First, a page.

Beyond just poles, wires, substations and power plants, Kevala’s Assessor Platform includes census tracks, transit analysis zones, socioeconomic indicators, wholesale energy pricing, and even weather data in order to help utilities understand and plan for a fully decarbonized energy system.Follow @JennRunyon
A group of investors are betting more than $21M that utilities, project developers, regulators policymakers and financial institutions will use Kevala’s tool to make better decisions about how to plan for a net-zero future.
Today, Kevala is announcing its Series A funding round generated $21 million.
The round was led by C5 Impact Partners LP (C5 Capital’s fund focused on data-driven technologies transforming critical infrastructure) and Thin Line Capital. Additional investors in the Series A round include senior energy sector executives Tom Werner, current Chairman and former CEO of Sunpower Corp., and Mark Ferron, former California Public Utilities Commissioner.
What they are investing in
Aram Shumavon, CEO and Founder of Kevala said in an interview that he founded the company to address an issue that had been frustrating him. A market design economist, he said he spent a lot of his early career working at the California Public Utility Commission (CPUC) on market design, resource adequacy and other similar issues. But the tools the regulatory body was using for decision-making were anything but adequate, said Shumavon.
“I was really exasperated with the lack of the tooling that we should have been using,” he said. As the organization was trying to plan for a high penetration of renewable energy, Shumavon said they were using Excel, “which really doesn’t seem super tightly coupled with the electric grid.”
Almost seven years later, his product, Kevala Assessor is ready for huge growth. The company employed 25 people at the start of the year and with the new funding Shumavon said he expects it to swell to 100 by year end.
The platform allows utilities to ask a lot of ‘What If’ questions, said Shumavon.
“What if EVs charge at a different time? What if every house adopts solar and only half of them adopt batteries…we can actually do that analysis. Not in the abstract, but actually hour-for-hour or minute-for-minute so we can really try to understand what does that mean,” he explained.
In a demo, Shumavon showed how the system could give a user an approximate value for a battery at a particular substation in California.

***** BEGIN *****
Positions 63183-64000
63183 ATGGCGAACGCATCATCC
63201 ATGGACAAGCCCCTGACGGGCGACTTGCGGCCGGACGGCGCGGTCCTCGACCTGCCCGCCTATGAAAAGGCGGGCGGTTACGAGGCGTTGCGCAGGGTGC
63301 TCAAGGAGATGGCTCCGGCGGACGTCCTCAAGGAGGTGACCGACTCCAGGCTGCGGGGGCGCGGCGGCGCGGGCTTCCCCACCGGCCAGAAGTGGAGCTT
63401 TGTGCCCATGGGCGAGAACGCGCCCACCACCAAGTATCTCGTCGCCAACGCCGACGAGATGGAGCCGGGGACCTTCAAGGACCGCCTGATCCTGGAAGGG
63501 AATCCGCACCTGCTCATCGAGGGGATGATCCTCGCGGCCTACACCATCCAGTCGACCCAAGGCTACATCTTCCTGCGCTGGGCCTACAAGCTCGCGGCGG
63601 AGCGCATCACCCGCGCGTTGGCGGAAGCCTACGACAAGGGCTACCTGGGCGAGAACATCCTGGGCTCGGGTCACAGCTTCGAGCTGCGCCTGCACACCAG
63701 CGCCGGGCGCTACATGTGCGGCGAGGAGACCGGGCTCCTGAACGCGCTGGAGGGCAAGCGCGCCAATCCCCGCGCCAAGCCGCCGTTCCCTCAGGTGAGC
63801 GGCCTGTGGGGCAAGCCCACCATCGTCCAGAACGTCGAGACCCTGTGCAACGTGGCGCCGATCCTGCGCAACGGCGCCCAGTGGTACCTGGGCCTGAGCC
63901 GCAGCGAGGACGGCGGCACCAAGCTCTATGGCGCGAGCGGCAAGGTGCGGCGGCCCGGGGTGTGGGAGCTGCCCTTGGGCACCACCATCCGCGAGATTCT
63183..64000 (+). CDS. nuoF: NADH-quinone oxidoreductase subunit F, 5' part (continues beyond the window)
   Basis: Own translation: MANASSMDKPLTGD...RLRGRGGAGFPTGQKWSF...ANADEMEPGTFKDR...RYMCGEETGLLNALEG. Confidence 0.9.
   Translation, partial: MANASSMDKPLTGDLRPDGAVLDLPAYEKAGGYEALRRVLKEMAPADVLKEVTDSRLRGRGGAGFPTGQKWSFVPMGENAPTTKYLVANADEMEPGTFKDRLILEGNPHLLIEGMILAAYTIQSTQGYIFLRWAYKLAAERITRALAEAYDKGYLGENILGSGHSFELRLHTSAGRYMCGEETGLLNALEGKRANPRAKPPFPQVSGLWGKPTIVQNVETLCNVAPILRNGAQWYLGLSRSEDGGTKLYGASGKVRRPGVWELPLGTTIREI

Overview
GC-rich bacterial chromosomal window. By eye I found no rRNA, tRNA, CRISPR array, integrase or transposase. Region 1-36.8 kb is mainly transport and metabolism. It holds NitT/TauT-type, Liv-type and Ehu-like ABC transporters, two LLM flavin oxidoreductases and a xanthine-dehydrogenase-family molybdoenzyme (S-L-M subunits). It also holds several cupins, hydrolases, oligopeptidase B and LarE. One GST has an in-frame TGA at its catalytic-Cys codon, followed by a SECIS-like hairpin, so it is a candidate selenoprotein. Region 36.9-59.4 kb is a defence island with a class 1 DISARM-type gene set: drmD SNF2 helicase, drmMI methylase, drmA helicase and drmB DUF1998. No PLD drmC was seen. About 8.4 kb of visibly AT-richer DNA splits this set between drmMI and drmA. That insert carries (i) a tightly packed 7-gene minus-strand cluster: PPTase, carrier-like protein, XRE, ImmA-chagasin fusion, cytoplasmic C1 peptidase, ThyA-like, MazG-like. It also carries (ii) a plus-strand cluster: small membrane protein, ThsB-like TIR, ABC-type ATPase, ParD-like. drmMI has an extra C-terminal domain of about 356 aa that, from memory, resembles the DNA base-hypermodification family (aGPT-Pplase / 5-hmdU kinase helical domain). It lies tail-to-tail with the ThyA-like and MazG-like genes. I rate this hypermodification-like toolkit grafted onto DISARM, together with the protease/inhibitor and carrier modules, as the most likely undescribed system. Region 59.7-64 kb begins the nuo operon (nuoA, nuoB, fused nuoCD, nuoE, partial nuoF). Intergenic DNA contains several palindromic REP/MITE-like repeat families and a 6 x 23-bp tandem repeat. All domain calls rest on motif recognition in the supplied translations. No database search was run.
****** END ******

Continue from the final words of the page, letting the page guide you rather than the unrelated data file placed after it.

“Ok, so we just dynamically queried wholesale energy prices at the first alphanumeric order substation in California, and we took a 1-MW/ 4-MWh battery and we optimized against wholesale energy prices in the day-ahead market. Roundtrip efficiency of 10% associated with inverter losses, and it gives you some idea of the value of that battery,” he explained, showing how the exact same battery would be worth more at a different substation in Southern California Edison territory.
The census track data coupled with the transit analysis can be used to help understand likely EV adoption and could assist utilities in distribution planning.
“When we incorporate transit analysis information, we calculate vehicle miles traveled, you get a distribution of vehicle miles traveled, typical arrival time, departure time, and all of that information can be pushed into this modeling tool because essentially we have thousands of computers that we can throw at this analysis,” he said, adding that’s how a utility might “start to really understand what are the implications of high penetration EV adoption.”
Further, the system points to vulnerabilities in the grid that could benefit from increased cybersecurity.
Kevala’s leadership has insights into the industry that have been honed through decades of helping regulators and utilities solve critical issues. The team combines specific expertise in advanced data analytics and artificial intelligence with industry experience across utilities, regulators and power-systems engineering organizations. In addition to Shumavon, other senior leaders hail from organizations as diverse as ABB Network Management, Silver Spring Networks, Schneider Electric, the FERC and many other public institutions and private companies.
Former SunPower CEO Tom Werner is an advisor to and investor in the company and said in a press release that “with the proliferation of grid-connected solar, storage, and a range of other distributed energy resources, America’s energy infrastructure is rapidly evolving.”
Indeed, Shumavon said his company is driven by the urgent need to decarbonize the energy system to combat the worst of climate change and the risk of messing up electrification of transportation is not worth taking, he said.
“We are very motivated by trying to ensure that we are successful at radically decarbonizing the global economy as fast as possible and the electric grid is the best vehicle for that,” he said.